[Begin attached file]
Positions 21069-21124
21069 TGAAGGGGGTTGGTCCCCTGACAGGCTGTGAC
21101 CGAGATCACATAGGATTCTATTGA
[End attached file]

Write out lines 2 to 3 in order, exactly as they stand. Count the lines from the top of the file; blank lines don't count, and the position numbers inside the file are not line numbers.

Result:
21069 TGAAGGGGGTTGGTCCCCTGACAGGCTGTGAC
21101 CGAGATCACATAGGATTCTATTGA